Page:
Built in the first half of the 17th century by Gherardo Silvani for Francesco Manadori, with superb views over Florence, this villa and garden was purchased by the Mozzi family in the 1800s, and then purchased in 1913 by Stefano Bardini at the same time that he bought the future founded Museo Bardini).
The villa became the property of Stefano's son Ugo, who died without heirs in 1965, sparking a bureaucratic snarl between rival claimants that only ended in 1996 when the Minister of Culture stepped in and declared the Bardinis intended to leave the property to the city. By then, both the villa and its once-beautiful gardens were in dire states of abandonment, until the Savings Bank, the Cassa di Riparmio di Firenze, stepped in to fund the restoration, and the villa opened to the public in 2006.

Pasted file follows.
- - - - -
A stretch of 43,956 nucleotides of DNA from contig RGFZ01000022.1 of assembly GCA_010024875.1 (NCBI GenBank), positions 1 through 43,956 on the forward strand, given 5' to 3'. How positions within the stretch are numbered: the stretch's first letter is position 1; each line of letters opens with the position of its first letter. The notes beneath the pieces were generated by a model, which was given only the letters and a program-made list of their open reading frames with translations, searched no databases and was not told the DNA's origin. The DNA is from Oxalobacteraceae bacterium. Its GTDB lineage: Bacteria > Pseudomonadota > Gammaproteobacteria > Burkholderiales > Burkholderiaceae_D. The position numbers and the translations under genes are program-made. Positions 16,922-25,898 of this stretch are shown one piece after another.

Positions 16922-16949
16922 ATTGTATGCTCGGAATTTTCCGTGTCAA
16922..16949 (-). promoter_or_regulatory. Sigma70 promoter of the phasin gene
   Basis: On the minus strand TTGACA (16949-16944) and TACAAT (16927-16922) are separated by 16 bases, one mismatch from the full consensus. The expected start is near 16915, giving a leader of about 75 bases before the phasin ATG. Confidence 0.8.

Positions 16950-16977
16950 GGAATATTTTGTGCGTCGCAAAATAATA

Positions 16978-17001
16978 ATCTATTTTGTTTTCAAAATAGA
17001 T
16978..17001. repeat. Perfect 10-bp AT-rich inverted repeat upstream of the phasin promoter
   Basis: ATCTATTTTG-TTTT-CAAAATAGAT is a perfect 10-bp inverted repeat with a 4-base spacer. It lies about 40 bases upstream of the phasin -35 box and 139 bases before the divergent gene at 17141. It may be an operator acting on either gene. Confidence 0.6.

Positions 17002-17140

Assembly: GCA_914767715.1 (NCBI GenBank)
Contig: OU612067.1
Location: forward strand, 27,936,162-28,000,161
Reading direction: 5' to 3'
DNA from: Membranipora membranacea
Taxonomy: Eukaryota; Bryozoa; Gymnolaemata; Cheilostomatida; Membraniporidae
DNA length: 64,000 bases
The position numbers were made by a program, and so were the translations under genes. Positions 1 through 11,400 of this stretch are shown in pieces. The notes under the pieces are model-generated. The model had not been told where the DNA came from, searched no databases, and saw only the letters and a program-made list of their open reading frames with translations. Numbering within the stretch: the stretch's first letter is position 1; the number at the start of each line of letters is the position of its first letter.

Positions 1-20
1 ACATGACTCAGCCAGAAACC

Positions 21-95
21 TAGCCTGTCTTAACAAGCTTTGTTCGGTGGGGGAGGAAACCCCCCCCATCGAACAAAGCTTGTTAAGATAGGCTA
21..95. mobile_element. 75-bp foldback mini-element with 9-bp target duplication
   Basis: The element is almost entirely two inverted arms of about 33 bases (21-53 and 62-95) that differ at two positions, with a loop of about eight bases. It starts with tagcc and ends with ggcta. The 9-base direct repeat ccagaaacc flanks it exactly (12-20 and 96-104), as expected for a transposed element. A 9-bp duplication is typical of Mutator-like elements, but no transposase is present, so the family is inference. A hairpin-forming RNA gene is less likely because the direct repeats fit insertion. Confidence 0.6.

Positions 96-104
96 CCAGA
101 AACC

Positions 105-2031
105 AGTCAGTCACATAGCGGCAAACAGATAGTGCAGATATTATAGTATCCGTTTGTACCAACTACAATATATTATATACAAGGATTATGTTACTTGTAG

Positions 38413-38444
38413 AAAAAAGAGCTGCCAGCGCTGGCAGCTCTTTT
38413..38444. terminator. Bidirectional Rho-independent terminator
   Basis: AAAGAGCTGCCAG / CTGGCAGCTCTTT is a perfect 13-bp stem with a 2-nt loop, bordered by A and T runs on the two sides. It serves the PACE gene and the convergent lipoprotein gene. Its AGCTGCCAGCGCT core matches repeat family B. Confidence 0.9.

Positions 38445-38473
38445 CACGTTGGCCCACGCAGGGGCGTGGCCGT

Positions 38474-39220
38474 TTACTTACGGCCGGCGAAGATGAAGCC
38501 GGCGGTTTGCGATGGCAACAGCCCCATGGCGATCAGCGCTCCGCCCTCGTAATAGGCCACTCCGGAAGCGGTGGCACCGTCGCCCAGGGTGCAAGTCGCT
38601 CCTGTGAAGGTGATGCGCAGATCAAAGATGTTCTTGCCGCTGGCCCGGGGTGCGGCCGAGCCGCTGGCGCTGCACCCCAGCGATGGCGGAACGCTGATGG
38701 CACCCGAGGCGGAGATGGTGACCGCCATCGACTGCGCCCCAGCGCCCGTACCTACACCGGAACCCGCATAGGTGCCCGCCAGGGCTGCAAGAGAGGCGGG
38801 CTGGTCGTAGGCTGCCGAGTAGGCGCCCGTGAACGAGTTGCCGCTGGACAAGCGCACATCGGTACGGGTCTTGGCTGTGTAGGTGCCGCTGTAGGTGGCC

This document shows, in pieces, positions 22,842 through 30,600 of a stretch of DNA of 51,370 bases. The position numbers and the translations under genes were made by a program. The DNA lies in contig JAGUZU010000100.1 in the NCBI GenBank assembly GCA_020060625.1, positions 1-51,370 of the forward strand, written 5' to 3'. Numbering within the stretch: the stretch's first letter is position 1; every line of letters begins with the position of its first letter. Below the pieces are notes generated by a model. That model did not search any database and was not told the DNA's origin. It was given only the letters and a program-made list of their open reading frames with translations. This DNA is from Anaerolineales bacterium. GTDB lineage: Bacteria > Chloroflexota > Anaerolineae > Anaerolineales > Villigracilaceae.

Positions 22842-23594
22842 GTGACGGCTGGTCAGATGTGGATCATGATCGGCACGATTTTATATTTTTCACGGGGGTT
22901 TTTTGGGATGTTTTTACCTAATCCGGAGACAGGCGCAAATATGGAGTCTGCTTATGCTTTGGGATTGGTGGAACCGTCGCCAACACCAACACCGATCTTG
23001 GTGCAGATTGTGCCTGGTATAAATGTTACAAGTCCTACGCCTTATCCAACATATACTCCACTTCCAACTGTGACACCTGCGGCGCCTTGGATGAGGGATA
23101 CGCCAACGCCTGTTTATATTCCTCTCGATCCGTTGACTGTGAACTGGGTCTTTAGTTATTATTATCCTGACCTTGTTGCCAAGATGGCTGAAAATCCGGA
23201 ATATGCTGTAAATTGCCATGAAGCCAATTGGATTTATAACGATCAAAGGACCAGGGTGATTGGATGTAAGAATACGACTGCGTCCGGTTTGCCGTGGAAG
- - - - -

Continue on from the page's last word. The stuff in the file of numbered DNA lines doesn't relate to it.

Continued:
Today Villa Bardini houses two small museums, as well as the Bardinicontemporanea (a space dedicated to contemporary art), the Tuscan Society of Horticulture, the Bardini Restaurant and Terrace.
The Museo Pietro Annigoni, is dedicated to the realist painter Pietro Annigoni (1910-88), who was born in Milan but moved to Florence to study the techniques of the Renaissance greats. Fervently opposed to Modernism and Post-modernism, he signed a manifesto, Pittori Moderni della Realtà along with his friend Gregorio Sciltian. Annigoni became renowned for his portraits of bigwigs and royalty including Pope John XXIII and Queen Elizabeth II (1955, now in the National Portrait Gallery), but he also painted humble people from everyday life, as well as frescoes in churches across Italy.
The second museum, the Fondazione Roberto Cappucci, is dedicated to the fashion designer nicknamed the 'Givenchy of Rome' (b. 1930), famous for his fabulous silks: dozens of his sculpted, colour-drenched confections are on display in beautifully lit glass cases.
Images by: Sailko, GNU Creative Commons License